Welcome to Sustainability Week! While Fashionista covers sustainability news and eco-friendly brands all year round, we wanted to use this time around Earth Day and the anniversary of the Rana Plaza collapse as a reminder to focus on the impact that the fashion industry has on people and the planet. Makeup beauty products.
Remember that old rule you learned in elementary school on Earth Day? Reduce, Reuse, Recycle (in that order!) still holds true, and your beauty collection is a great place to focus those energies. So first, KonMari your routine. (Whitney put together a handy guide for , donating fashion and beauty items you haven&apos,t used, check it out!) Then, consider repurposing your empty jars into planters, as in the photo above, or your empty Diptyque candle holders into makeup brush storage, à, ,la every single person on Instagram. And finally, recycle all of those empties! The good news is that it&apos,s pretty much never been easier to do so, and there are plenty of beauty brands that will help you (and even ,reward your efforts).
"Recycling beauty products at home can get a bit tricky at times, especially when it comes to certain ,products we use every day," says Sophia Gushee, a "detoxing" expert who is also the author of "A to Z of D-Toxing." "Bottles for shampoo and detergent are considered &apos,high-density polyethylene&apos, and are generally regarded as safe to recycle at your local facility. However, nail polish is known for its toxic qualities and harmful chemicals, so disposing of it is not as easy as just tossing it away in the trash or recycling bin." Gushee recommends ,seeking out your local household hazardous waste facility ,to make sure you&apos,re handling it in the most environmentally responsible way. ,"Aerosol cans are another common item that can lead us to question how to go about recycling. If the can is empty, it can easily be recycled in the designated steel or aluminum section at your local facility. However, if there are still contents in the can, it would be best to bring this to the household hazardous waste facility as well," she says.
As beauty brands have become more aware of the industry&apos,s environmental footprint, plenty of companies have come up with creative incentive programs that help make the entire recycling process easy (and even rewarding, by offering free products or discounts in return). So the next time you have an empty bottle, sure, snap an Eva Chen-inspired empties photo ,and post a mini-review on Instagram. And then get to recycling. Below, find nine ,beauty brands that offer recycling programs you need to know about.
Aveda has teamed up with g2 Revolution, a recycling company, to allow customers to bring in any packaging and accessories from Aveda products to its stores. The packaging (or notoriously difficult-to-recycle pumps and brushes) they collect are then recycled, reused or burned for energy recovery.
For more info, visit aveda.com ,or contact firstname.lastname@example.org.
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Bring back five empty Lush pots to any Lush store for recycling and receive a free face mask.
Bring your empty Le Labo bottle back to a store for a refill and to receive 20 percent off.
For each empty, full-size container you bring in for recycling to a Kiehl&apos,s store, you&apos,ll receive one stamp. Once you&apos,ve racked up 10 stamps, you&apos,ll receive a free travel-size Kiehl&apos,s product.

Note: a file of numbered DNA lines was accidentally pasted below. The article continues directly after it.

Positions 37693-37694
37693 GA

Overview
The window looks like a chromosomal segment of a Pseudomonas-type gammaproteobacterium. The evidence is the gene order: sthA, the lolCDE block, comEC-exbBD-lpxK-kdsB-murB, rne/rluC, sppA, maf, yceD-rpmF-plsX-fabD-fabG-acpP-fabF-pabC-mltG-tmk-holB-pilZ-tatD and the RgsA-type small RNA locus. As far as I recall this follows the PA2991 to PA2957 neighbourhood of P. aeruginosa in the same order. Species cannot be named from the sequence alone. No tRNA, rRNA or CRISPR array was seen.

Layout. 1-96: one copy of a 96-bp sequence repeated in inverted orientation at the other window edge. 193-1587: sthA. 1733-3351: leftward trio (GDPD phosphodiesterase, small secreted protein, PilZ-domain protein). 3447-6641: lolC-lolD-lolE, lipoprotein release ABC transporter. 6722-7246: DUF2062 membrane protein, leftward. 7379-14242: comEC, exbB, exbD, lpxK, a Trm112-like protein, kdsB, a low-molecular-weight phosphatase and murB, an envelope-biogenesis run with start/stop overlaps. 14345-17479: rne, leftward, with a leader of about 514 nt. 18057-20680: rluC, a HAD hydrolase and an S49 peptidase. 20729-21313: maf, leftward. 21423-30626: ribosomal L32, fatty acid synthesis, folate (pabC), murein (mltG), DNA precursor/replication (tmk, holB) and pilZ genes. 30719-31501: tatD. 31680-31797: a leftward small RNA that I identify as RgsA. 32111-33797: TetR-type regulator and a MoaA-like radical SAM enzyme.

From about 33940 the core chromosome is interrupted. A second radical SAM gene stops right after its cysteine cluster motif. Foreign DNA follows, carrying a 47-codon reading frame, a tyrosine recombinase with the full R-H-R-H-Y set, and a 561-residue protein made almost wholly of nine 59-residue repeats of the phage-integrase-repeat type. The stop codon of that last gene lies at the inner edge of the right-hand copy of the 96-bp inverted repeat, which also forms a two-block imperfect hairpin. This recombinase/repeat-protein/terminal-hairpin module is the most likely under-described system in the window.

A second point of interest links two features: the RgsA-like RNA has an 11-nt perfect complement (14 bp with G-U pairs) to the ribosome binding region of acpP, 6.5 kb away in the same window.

Origins accepts product packaging from any brand in its stores and was actually one of the first beauty companies to create a recycling program for cosmetics packaging in 2009.
When customers return six MAC primary packaging containers to one of the brand&apos,s counters, stores or online for recycling, they&apos,ll receive a free MAC lipstick of their choice.
Garnier partnered with TerraCycle for a recycling program that allows people to send back their empties —, including shampoo caps, conditioner caps, hair gel tubes and caps and hair spray triggers —, with free shipping.
New York City-based nail salon Tenoverten partners with a chemical recycling and disposal company called Chemwise to ,purchase recycling kits that they then fill with nail polish bottles that can no longer be used. Chemwise ,recycles both the actual leftover nail polish and components of the bottle, such as the glass and plastic caps and brushes. They store the polish in temperature-controlled storage facilities and then aggregate it into large batches of paint used to paint industrial equipment so that it doesn&apos,t just get wasted or end up in our water systems. Customers are also welcome to bring old polish bottles of any brand that they have at home to any of the six salon locations for recycling.
For those on the West Coast, Los Angeles-based nail salon Cô,te ,participates in a similar nail polish recycling program. The salon works with an environmental services company to recycle nail polish bottles, and customers can receive 10 percent off their ,next Cô,te nail polish purchase by bringing in any used bottle of polish into the shop.
Minimalist makeup brand Lilah B is all about reducing clutter and streamlining your beauty routine. With every package, the company includes a prepaid shipping label, allowing ,customers to send back their old beauty products from any brand. Then, the brand&apos,s recycling ,partner handles the rest to make sure all of the products are recycled effectively.
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